Coming from the sub-arctics to a place on roughly the same latitude as Rome in Italy, you perhaps wouldn’t expect a chill chock. But going from sea level by the sea, to 2500 meters asl in the middle of a huge continent, may very well give you exactly that kind of welcome. Since we arrived in Laramie, the temperature has been relatively stable at about -20 to -30 C. I don’t think I’ve seen the town all dressed in white for an extended period before. It is very X-mas like, in a very American way.
Yesterday, we did our ski premier out in Centennial, which welcomed us back by giving my skiis a very nice core shot, and me the opportunity to once again get to know what going from sea level to 8000 feet above it can do to your lungs. Today, we got the chance to do a longer tour near Cameron pass in northern Colorado. The snow out there was much better than in C, but my lungs were just as shitty. No. Wrong, they were worse.
I don’t know what I had expected. Even with the very fresh memory of panting as I walked the 1000 vertical feet up Centennial ridge, I sort of thought that going up the mountains of Seven Utes, which goes up to over 10 000 feet asl, would feel roughly the same way as it had done when I was there the last time… when I had spend 5 months at this altitude and climbed mountains at least a couple of times each week… Once again I get to ask my self my life question: How did I ever get to where I am with my pea sized brain?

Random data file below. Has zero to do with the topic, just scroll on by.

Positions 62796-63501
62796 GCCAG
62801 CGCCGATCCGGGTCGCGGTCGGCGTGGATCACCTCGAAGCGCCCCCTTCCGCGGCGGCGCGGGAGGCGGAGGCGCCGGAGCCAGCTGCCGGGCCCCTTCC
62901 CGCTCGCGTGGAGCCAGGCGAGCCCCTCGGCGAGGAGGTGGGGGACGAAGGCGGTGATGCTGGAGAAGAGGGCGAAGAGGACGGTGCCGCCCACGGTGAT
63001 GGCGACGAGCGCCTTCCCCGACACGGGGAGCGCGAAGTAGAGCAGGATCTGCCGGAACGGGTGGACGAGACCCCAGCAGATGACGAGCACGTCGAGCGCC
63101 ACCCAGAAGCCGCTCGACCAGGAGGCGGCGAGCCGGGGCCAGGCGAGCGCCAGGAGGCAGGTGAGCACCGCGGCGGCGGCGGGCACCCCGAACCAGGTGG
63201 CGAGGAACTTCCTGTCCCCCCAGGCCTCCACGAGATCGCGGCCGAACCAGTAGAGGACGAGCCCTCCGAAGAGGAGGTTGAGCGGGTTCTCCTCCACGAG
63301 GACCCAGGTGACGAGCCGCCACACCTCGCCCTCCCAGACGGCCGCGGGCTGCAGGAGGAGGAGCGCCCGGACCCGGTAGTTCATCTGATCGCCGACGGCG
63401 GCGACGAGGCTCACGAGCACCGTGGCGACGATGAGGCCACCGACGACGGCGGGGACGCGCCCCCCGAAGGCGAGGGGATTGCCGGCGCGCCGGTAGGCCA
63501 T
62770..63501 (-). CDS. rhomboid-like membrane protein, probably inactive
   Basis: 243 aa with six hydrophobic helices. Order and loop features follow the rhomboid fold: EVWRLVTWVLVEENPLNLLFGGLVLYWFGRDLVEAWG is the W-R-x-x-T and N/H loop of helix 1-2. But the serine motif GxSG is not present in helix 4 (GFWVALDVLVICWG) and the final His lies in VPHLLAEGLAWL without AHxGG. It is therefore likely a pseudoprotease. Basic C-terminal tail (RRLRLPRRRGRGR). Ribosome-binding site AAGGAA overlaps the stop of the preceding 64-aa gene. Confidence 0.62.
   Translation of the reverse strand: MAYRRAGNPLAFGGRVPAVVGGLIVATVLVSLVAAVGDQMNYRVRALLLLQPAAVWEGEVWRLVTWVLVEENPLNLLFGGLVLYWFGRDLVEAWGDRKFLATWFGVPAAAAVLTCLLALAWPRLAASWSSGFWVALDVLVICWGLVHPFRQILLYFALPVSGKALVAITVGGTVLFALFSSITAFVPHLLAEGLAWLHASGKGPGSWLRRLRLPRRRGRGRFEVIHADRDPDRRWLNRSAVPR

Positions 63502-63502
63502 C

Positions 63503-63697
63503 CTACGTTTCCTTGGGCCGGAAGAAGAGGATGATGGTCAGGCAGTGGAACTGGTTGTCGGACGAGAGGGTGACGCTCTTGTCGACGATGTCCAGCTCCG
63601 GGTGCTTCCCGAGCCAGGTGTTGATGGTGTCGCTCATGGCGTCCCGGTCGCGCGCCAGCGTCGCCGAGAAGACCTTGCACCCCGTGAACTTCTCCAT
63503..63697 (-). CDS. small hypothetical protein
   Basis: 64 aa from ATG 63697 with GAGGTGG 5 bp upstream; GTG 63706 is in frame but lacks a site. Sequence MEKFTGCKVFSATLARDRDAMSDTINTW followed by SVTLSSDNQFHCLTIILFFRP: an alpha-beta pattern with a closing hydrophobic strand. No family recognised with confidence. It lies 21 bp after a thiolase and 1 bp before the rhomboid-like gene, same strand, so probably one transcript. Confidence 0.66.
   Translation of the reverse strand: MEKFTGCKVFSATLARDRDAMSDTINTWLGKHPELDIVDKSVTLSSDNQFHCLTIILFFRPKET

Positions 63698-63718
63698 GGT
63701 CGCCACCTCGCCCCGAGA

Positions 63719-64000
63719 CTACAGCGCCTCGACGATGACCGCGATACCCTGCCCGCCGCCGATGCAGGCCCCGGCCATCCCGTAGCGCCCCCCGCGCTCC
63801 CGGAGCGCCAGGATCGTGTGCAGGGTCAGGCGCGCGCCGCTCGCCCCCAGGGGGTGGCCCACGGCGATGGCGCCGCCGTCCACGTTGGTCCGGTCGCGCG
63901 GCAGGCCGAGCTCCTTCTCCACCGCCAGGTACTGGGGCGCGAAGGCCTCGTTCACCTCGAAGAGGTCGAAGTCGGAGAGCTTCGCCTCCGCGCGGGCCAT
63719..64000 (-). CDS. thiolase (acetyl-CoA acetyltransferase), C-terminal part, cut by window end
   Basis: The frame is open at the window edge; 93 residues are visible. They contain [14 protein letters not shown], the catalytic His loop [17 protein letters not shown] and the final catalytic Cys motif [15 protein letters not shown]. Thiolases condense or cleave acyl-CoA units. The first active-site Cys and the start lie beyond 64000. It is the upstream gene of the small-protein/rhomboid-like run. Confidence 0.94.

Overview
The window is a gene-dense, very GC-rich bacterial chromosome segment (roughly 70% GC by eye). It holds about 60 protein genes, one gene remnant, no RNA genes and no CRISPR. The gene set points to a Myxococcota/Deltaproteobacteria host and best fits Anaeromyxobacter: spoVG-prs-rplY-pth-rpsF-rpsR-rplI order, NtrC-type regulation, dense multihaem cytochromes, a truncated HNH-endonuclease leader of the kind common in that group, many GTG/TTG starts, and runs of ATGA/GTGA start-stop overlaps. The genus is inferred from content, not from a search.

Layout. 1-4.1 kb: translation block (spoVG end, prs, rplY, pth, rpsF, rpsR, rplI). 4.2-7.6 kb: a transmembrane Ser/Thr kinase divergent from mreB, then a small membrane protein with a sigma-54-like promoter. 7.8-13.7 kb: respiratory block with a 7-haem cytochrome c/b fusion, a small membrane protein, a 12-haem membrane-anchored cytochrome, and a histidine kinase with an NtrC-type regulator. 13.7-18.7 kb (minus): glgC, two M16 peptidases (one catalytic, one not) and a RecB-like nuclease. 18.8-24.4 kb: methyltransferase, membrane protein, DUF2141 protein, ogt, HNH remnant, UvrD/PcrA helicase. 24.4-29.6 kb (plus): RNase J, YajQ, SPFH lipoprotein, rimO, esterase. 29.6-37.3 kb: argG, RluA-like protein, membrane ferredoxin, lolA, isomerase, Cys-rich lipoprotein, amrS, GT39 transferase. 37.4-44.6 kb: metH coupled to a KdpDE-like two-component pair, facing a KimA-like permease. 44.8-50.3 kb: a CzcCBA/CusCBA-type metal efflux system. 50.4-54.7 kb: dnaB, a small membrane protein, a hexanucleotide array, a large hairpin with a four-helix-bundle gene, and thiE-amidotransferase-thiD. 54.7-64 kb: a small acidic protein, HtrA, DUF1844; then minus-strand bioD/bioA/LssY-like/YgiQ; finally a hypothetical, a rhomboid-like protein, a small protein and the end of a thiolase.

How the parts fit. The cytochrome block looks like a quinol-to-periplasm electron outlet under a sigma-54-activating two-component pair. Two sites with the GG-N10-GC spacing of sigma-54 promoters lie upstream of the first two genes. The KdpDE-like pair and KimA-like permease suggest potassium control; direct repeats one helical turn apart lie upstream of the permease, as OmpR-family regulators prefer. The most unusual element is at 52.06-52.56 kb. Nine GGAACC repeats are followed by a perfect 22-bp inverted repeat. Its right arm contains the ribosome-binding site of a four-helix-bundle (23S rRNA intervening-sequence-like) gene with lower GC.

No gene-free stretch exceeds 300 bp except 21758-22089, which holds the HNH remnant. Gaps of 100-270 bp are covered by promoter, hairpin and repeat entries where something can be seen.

At first, I was just panting and coughing a bit. Of course that made me feel all sorry for myself as I was lagging behind and didn’t get to feel all strong and amazon-like (of course Martin didn’t show any sign of out-of-breathness). Then I started to feel all dizzy and nausea. Altitude disease.
Even if I did feel VERY sorry for my self (one of my main areas of expertise) I am actually quite used to lag behind (after all, I do hang out with a mountain hobbit), ao I have developed strategies to handle the feeling of being utterly worthless. My strategy is to try to keep moving on, regardless how slow, and keep a (sometimes faint) smile on my face. Being grumpy doesn’t help anyone, and definitely not me. Trying to keep that smile lingering on my lips also makes me a happier hen.
In addition, if I go my own slow pace, I don’t have to do long breaks. So as soon as I catch up with the others, the group can move on. I think it works ok as long as I’m not moving too slow and keep putting one foot in front of the other.
Doing just that, we managed to do two rounds up and down Seven Utes before my fatigue, the cold air and some shooting cracks put an end to the day. In spite of my shitty body and the fact that everyone but Martin had ice lumps for hands, toes and noses, it was glorius to get out in the backcountry and do some real skiing. I didn’t take any photos what so ever, and no one else got any of the skiing, but Martin managed to get some of the spirit of the day.